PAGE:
of ways, two of which I will mention here. First, Congress can
reaffirm the inherent authority of Indian tribes to tax all
transactions in Indian Country, including non-member
transactions. Such authority is essential to defray the cost of
providing Tribal services to those who pass through their
Second, Congress can provide clarity on the scope of
permissible State tax authority over non-members. Specifically,
Congress can establish bright line rules preempting State
taxation in areas where that taxation would undermine Tribal
economic development. Definitive guidance from Congress would
remove uncertainty, and to the extent State taxes were
preempted, it would preserve the Tribal tax base from State
I thank you again for the opportunity to appear before you
and to comment on these important issues.
[The prepared statement of Mr. Gunn follows:]
Prepared Statement of Steven J. Gunn, Attorney/Professor of Law
(Adjunct), Washington University in St. Louis
Mr. Chairman, Mr. Vice Chairman, and distinguished Members of the
Committee, thank you for the opportunity to appear before you today and
to comment on the important issue of tribal and state taxation in
Indian country. I will divide my comments into four areas: first, I
will address the important role tribal taxation plays in promoting
economic development in Indian country; second, I will examine the
burden state and local taxation places on Indian tribes and their
efforts to develop their reservation economies, and the jurisdictional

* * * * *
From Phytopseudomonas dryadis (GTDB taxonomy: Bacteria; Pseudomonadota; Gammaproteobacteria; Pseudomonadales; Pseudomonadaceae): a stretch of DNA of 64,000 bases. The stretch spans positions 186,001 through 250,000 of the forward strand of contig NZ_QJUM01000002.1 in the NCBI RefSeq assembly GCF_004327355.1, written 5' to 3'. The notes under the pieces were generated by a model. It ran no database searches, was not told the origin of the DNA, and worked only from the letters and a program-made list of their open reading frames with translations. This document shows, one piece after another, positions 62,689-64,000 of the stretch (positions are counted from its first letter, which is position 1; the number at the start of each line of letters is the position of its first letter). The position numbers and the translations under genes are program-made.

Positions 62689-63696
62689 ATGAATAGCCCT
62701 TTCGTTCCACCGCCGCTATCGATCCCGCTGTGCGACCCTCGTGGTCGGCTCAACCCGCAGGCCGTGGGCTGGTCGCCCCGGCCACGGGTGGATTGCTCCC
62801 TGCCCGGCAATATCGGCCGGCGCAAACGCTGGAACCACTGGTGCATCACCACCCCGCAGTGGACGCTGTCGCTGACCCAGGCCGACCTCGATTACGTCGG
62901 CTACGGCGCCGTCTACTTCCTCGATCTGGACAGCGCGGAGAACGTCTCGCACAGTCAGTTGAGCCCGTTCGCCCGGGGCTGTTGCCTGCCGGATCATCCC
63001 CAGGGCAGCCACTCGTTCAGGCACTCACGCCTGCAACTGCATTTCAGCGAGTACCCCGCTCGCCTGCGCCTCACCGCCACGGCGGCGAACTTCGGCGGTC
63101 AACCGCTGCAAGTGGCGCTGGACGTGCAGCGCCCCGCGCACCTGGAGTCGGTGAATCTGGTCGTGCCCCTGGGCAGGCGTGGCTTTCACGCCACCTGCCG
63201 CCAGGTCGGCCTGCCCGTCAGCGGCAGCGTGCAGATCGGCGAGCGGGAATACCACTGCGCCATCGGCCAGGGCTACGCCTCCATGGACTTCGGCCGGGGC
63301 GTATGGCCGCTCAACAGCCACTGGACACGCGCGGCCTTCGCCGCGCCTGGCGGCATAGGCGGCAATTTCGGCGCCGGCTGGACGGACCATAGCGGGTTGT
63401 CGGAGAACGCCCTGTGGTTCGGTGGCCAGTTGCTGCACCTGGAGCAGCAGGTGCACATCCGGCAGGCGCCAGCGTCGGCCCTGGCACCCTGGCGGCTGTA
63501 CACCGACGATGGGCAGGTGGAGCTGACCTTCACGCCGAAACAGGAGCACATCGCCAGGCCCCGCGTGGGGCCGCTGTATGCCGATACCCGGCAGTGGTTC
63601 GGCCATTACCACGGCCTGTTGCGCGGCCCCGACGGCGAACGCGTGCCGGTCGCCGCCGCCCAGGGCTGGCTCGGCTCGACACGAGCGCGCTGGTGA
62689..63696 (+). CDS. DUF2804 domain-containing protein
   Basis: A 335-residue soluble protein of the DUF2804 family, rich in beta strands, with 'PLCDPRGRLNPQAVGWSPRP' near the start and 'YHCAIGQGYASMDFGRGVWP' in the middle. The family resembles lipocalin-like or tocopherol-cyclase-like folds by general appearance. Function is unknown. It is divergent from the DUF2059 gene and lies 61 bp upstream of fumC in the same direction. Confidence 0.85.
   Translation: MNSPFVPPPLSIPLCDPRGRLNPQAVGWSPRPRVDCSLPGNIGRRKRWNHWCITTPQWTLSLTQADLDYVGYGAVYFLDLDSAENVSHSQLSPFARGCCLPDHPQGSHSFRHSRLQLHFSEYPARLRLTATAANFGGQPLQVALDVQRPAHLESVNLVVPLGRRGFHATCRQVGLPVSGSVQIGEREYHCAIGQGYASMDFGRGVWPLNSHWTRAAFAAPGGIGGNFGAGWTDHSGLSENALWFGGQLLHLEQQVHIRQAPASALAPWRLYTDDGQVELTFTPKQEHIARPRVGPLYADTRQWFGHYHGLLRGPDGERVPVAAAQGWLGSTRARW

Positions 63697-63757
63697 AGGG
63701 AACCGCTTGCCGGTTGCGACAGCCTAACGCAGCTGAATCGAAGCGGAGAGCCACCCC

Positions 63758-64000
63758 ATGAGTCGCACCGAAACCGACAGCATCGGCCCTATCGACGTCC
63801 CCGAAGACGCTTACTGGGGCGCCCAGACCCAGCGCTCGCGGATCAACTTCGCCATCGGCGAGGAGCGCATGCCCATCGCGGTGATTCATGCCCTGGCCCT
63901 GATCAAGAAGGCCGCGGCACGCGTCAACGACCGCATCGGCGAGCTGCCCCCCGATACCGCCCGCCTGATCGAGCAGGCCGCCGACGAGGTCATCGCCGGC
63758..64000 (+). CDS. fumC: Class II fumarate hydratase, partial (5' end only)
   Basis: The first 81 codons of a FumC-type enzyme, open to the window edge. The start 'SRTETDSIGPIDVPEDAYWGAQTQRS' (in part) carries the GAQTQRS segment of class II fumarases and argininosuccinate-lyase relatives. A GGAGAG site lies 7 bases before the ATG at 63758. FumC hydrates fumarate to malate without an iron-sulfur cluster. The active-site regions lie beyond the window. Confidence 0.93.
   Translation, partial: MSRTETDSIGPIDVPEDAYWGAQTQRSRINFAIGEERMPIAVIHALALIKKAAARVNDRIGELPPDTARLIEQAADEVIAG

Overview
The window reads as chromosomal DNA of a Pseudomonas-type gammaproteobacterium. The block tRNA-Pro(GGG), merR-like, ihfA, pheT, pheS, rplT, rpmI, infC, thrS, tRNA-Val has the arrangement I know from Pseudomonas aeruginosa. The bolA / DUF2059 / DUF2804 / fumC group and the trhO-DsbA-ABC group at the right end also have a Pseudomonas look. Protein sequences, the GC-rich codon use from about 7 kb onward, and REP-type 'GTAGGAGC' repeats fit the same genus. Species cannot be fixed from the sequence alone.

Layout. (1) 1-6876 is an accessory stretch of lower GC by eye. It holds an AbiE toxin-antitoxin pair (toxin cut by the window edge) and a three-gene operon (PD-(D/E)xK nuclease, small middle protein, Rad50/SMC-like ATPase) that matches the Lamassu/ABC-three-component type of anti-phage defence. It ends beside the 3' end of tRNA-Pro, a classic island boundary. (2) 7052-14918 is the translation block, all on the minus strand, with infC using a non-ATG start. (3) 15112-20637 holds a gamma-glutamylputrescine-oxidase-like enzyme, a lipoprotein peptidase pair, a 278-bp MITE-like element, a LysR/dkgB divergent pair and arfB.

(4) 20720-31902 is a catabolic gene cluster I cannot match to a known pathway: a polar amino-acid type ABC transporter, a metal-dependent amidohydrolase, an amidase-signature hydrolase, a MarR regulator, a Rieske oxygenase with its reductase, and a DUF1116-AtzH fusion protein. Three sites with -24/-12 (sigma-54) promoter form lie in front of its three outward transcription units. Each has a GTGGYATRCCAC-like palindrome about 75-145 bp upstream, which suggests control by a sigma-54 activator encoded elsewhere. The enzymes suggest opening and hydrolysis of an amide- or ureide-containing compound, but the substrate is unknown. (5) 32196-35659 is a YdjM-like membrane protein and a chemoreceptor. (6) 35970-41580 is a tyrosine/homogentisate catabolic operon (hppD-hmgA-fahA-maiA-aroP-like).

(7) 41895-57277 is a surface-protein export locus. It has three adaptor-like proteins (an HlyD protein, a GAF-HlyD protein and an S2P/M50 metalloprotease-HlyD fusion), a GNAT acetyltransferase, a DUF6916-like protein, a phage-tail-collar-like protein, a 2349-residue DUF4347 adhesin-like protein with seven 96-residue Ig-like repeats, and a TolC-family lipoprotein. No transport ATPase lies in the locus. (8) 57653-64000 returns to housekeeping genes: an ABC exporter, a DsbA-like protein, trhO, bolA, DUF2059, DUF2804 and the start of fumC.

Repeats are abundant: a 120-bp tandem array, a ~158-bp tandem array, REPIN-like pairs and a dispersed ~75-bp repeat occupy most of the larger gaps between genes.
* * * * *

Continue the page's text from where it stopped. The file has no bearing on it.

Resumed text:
conflicts such taxation engenders; third, I will share insights about
the cooperative approaches some tribes and states have taken to work
coordinate their respective taxes in Indian country; and finally, I
will suggest some ways in which the Federal Government can help shape a
tax policy for Indian country that will maximize tribal self-government
and economic development.
1. Tribal Taxation Plays an Essential Role in Promoting Tribal Self-
Government and Economic Development in Indian Country
American Indian tribes are ``self-governing political communities
that were formed long before Europeans first settled in North
America.'' \1\ Although they accepted the protection of the United
States through treaties, \2\ Indian tribes retain the sovereign status
of ``domestic dependent nations,'' \3\ and continue to ```possess
attributes of sovereignty over both their members and their
\1\ Nat'l Farmers Union Ins. Co. v. Crow Tribe of Indians, 471 U.S.
845, 851 (1985).
\2\ See, e.g., Treaty with the Teton, 1815, Art. 3 (7 Stat. 125).
\3\ Oklahoma Tax Comm'n v. Potawatomi, 498 U.S. 505, 509 (1991).
Accord, Cherokee Nation v. Georgia, 30 U.S. (5 Pet.) 1, 17 (1831).
\4\ Merrion v. Jicarilla Apache Tribe, 455 U.S. 130, 140 (1982),
quoting United States v. Mazurie, 419 U.S. 544, 557 (1975). Accord,
Worcester v. Georgia, 31 U.S. (6 Pet.) 515, 557 (1832).
The power to tax has long been recognized as an ``essential
attribute of Indian sovereignty.'' \5\ All three branches of the
Federal Government recognize that this power is ``an essential
instrument of [tribal] self-government and territorial management.''
\6\ The power to tax ``enables a tribal government to raise revenues
for its essential services.'' \7\ The power derives from ``the tribe's
general authority, as sovereign, to control economic activity within
its jurisdiction, and to defray the cost of providing governmental
services by requiring contributions from persons or enterprises engaged
in economic activities within that jurisdiction.'' \8\
\5\ Merrion, 455 U.S. at 139.
\6\ Id. (citing Washington v. Confederated Tribes of Colville
Reservation, 447 U.S. 134, 153 (1980)).
\7\ Id. at 137.
Indian tribes have primary responsibility for meeting the basic
needs of their tribal members and other individuals who reside on or